Exchange Students #2

A story by Kendal Reed

Camille stops listening about ten minutes before the end of US History. Today is Thursday, which means she’s almost out of time to decide whether she’s going back to Exchange Association. She mostly liked the last meeting, and Miss Delaney seems nice enough- but there was also that fiasco at the end with the invisible girl. Some of the other kids made her feel lame or awkward, but most of them sounded cool or at least interesting… She starts to make a list.

Two minutes before the bell, the cons outnumber the pros, but they’re also mostly things like “might get laughed at” and “cuts into my online time”- the kind of things her friends would tell her not to listen to. She’s always saying how she has so few people to talk to at school, and Miss Delaney picked her for this group herself. She decides she should at least stay long enough to have a real conversation with someone.

She scrambles to write down the homework, then carefully packs her things and follows the crowd out onto the quad. A few hundred yards to the west and about thirty feet off the ground, she can feel the tightly bound weight of her dorm room- clothes, posters, sheets, Charlotte Marmot and Sigil Bear, books, DVDs, action figures, HexCasters minis, towels, and more, all outlining another little corner of the world, the same way that her hands and arms and face and legs and feet outline this one. If not for the mob of other students, she could almost walk there with her eyes closed.

When she arrives at Resnick Hall, she doesn’t follow the other students around to the front of the building- she just walks over to the wall beneath her room and waits, watching a few flying upperclassmen arc overhead in the minute or two before her roommate arrives. She can’t feel the knob turning or the door opening, not exactly- but the draft across her bedsheets is a pretty good clue, and the uneven push on the Star Power poster hanging on the inside of the door clinches it.

She shrugs out of her backpack’s straps and steps away from it, turning to see it hang unsupported in the air. It’s old and stained in a couple of places and the third zipper pocket comes undone sometimes, and her aunt and uncle bought her a nice new one last year… but she hasn’t replaced it yet, because it’s familiar, and there aren’t many things familiar enough to let her do this.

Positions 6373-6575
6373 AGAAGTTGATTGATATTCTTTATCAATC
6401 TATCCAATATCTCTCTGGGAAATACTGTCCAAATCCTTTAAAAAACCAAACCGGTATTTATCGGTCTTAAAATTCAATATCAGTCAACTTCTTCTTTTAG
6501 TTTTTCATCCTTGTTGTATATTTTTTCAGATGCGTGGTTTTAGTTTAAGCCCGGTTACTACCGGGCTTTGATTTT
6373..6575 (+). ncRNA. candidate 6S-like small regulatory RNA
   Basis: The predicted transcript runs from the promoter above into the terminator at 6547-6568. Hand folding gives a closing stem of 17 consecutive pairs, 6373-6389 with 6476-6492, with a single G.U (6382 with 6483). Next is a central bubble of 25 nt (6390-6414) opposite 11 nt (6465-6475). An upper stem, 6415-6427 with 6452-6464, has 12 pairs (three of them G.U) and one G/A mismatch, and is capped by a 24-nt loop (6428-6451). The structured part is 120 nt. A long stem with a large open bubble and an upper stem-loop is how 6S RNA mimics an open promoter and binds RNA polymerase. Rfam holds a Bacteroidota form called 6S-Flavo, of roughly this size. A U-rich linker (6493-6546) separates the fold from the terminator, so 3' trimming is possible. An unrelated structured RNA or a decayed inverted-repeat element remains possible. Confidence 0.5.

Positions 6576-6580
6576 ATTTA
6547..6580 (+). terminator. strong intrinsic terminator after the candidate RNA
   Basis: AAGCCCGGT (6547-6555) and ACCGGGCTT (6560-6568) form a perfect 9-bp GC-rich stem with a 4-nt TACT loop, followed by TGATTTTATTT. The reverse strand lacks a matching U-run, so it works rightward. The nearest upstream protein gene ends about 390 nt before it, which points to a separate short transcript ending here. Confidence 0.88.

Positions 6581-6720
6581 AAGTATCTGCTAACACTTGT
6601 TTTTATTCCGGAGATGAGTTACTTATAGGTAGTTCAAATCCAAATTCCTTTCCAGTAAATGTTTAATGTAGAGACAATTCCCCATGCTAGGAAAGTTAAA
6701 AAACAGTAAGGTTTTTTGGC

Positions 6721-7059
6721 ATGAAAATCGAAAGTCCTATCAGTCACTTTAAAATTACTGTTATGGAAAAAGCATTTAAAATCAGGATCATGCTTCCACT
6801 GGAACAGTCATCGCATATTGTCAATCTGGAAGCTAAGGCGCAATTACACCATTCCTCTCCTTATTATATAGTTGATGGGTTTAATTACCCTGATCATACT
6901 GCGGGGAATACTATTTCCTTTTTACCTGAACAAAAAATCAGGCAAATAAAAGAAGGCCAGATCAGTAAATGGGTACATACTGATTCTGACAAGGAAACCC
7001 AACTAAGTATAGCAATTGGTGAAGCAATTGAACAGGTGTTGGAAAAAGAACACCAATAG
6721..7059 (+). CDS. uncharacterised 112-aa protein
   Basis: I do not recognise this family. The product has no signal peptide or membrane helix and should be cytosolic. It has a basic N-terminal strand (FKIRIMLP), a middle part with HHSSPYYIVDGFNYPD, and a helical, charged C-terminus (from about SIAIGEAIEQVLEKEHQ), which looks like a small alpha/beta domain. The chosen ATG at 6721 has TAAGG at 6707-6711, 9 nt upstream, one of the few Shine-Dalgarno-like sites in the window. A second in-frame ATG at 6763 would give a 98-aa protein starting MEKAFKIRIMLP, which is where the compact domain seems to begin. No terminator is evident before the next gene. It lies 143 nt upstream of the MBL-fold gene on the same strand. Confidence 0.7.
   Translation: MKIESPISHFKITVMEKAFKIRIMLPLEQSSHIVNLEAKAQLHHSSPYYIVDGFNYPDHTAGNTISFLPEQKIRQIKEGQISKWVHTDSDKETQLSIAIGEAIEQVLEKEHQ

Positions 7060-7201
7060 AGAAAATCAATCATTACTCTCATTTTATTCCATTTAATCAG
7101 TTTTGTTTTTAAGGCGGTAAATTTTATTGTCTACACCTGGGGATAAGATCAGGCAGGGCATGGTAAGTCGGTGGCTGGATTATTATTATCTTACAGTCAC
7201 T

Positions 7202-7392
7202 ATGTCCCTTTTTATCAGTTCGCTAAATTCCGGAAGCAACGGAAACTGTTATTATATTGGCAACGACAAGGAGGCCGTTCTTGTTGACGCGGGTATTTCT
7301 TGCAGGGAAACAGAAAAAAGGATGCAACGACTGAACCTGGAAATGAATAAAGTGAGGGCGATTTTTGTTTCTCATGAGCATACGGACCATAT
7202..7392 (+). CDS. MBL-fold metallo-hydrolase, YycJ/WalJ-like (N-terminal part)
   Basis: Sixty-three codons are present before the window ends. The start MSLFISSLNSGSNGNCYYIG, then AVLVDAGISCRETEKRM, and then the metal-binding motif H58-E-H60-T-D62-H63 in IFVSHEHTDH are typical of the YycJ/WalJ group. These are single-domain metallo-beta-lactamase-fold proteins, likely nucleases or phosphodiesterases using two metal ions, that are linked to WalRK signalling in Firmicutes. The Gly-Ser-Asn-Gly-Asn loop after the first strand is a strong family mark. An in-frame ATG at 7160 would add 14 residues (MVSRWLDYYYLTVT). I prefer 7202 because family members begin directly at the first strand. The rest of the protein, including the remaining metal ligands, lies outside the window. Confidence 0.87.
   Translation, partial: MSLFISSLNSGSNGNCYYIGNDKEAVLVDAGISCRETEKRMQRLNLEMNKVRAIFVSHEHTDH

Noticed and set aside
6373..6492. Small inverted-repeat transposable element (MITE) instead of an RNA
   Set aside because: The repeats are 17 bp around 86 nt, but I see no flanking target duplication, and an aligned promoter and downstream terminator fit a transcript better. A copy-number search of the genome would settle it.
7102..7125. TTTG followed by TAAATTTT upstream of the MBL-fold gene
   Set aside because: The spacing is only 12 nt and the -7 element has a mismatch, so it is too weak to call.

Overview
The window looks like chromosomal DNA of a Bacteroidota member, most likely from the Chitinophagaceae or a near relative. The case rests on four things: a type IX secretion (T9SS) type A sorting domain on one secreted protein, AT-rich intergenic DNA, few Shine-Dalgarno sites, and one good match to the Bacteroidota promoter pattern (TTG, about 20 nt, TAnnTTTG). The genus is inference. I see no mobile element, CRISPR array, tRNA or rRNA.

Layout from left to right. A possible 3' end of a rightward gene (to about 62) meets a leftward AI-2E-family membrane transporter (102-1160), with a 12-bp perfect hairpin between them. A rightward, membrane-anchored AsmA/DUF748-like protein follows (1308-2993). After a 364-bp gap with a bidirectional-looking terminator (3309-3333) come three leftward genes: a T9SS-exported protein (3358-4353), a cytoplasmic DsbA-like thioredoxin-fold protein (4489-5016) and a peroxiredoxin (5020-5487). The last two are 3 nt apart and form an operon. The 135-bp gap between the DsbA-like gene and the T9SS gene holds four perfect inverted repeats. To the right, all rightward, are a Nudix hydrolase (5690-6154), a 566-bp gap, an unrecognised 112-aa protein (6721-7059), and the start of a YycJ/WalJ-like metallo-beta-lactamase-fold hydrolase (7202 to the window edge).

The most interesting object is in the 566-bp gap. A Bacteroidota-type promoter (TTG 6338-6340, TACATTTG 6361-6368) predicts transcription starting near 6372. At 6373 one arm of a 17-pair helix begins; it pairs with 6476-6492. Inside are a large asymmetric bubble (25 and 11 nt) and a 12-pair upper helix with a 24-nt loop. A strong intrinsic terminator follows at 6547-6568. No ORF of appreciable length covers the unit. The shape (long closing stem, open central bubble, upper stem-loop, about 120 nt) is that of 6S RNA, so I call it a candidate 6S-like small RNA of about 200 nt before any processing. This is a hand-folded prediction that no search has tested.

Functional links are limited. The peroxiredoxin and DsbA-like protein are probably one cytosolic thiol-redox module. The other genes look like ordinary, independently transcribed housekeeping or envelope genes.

She lifts the bag further off the ground, moving it up and up above her head. The assessment committee put her in a Limited Telekinesis class last year, but she didn’t have much in common with the gravity-bending or earth-moving types. She doesn’t have to concentrate or stay focused to move things; lifting something that’s really hers is just like moving another muscle. Sure, sometimes she worries about dropping things when she’s lifting them three stories above the ground and they have all her books and schoolwork inside, but it’s a lot less scary than if she were up there too.

She knocks at the window with the left strap, the one with the pin fastened to it so Doris can hear, and then waits for her to open it before pushing the bag inside and over to rest on her bed. The straps give a little courtesy wave as a thank you, and then she turns and heads for the Exchange.

When she arrives, Miss Delaney is writing something at one end of the whiteboard. A few of the others are already here, mostly freshmen- she recognizes Eric, the one who talked about Knot Theory, sitting at one end of the front row and showing something on his phone to Owen, the superhero boy from St. Louis. The boy with four hands and the eighth-grader with the frizzy hair both seem to be texting, and the tall quiet guy looks like he’s actually introducing himself to Shirley from Care and Feeding, so that’s different. She doesn’t see Floyd or Piper anywhere, but she knows that doesn’t mean anything… and the same goes for Joey, she realizes.

Camille picks out a seat toward one end of the front row and sits down, wondering if she should try to involve herself in Eric’s conversation. She doesn’t know what he’s looking at, but Owen looks kind of worried. Is somebody in trouble?

“All right, if everybody could please sit down?” Miss Delaney addresses the group. “Welcome back! I’m glad to see so many of you decided to join us again, and I hope I don’t disappoint.

“Before we get started today, I want to explain something we’ll be using in this group throughout the year.” She holds up something that looks like one of those paper scoreboards, with the cards that you flip over when somebody scores. “I’m going to be keeping track of something I call Experience Points. You’ll get a point every time you participate in a group activity or a discussion, but they’ll also be awarded for generally acting in the spirit of the group, like sharing something about yourself, or helping another member with a problem.

“Sometimes I’ll tell you a way to earn points in advance, and sometimes I won’t even mention it when it happens. The important thing is, you’re all adding to the same total, and every time you pass a certain milestone, there’ll be a reward- maybe we’ll have a movie night, or order pizza, or something else if we can agree on it. I think there’ll be a big one in October- if you guys can get up to a hundred before Strange Day rolls around, maybe we can take a trip up to New Troy for the weekend. Does that sound like fun?”